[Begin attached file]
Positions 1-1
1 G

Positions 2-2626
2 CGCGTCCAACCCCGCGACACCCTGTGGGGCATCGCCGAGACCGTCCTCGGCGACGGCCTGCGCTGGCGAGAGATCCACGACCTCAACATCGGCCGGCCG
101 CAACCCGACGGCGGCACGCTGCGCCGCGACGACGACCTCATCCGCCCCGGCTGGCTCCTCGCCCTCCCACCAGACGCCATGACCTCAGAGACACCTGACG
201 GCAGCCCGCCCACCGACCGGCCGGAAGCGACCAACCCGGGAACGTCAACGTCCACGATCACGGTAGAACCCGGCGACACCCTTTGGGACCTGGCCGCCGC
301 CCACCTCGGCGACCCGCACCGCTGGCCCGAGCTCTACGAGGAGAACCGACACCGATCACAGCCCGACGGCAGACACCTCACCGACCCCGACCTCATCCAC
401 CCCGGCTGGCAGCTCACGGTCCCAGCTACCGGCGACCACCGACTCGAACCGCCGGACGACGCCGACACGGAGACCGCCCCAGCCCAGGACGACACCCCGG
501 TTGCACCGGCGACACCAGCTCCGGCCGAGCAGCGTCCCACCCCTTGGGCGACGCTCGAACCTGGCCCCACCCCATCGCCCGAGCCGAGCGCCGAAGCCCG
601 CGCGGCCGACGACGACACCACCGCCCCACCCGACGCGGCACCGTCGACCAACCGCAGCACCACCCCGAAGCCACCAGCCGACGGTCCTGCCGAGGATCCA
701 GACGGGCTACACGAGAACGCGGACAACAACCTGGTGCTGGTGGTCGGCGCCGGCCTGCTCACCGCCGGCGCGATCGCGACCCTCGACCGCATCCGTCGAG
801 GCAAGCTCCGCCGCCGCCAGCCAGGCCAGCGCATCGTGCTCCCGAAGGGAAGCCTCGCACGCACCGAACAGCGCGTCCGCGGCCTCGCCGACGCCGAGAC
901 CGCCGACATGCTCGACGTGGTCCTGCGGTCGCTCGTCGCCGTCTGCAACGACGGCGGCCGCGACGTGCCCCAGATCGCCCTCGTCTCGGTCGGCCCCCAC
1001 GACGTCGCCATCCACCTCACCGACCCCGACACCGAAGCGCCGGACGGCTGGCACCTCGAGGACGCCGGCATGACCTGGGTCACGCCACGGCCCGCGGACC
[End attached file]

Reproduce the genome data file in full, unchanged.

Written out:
Positions 1-1
1 G

Positions 2-2626
2 CGCGTCCAACCCCGCGACACCCTGTGGGGCATCGCCGAGACCGTCCTCGGCGACGGCCTGCGCTGGCGAGAGATCCACGACCTCAACATCGGCCGGCCG
101 CAACCCGACGGCGGCACGCTGCGCCGCGACGACGACCTCATCCGCCCCGGCTGGCTCCTCGCCCTCCCACCAGACGCCATGACCTCAGAGACACCTGACG
201 GCAGCCCGCCCACCGACCGGCCGGAAGCGACCAACCCGGGAACGTCAACGTCCACGATCACGGTAGAACCCGGCGACACCCTTTGGGACCTGGCCGCCGC
301 CCACCTCGGCGACCCGCACCGCTGGCCCGAGCTCTACGAGGAGAACCGACACCGATCACAGCCCGACGGCAGACACCTCACCGACCCCGACCTCATCCAC
401 CCCGGCTGGCAGCTCACGGTCCCAGCTACCGGCGACCACCGACTCGAACCGCCGGACGACGCCGACACGGAGACCGCCCCAGCCCAGGACGACACCCCGG
501 TTGCACCGGCGACACCAGCTCCGGCCGAGCAGCGTCCCACCCCTTGGGCGACGCTCGAACCTGGCCCCACCCCATCGCCCGAGCCGAGCGCCGAAGCCCG
601 CGCGGCCGACGACGACACCACCGCCCCACCCGACGCGGCACCGTCGACCAACCGCAGCACCACCCCGAAGCCACCAGCCGACGGTCCTGCCGAGGATCCA
701 GACGGGCTACACGAGAACGCGGACAACAACCTGGTGCTGGTGGTCGGCGCCGGCCTGCTCACCGCCGGCGCGATCGCGACCCTCGACCGCATCCGTCGAG
801 GCAAGCTCCGCCGCCGCCAGCCAGGCCAGCGCATCGTGCTCCCGAAGGGAAGCCTCGCACGCACCGAACAGCGCGTCCGCGGCCTCGCCGACGCCGAGAC
901 CGCCGACATGCTCGACGTGGTCCTGCGGTCGCTCGTCGCCGTCTGCAACGACGGCGGCCGCGACGTGCCCCAGATCGCCCTCGTCTCGGTCGGCCCCCAC
1001 GACGTCGCCATCCACCTCACCGACCCCGACACCGAAGCGCCGGACGGCTGGCACCTCGAGGACGCCGGCATGACCTGGGTCACGCCACGGCCCGCGGACC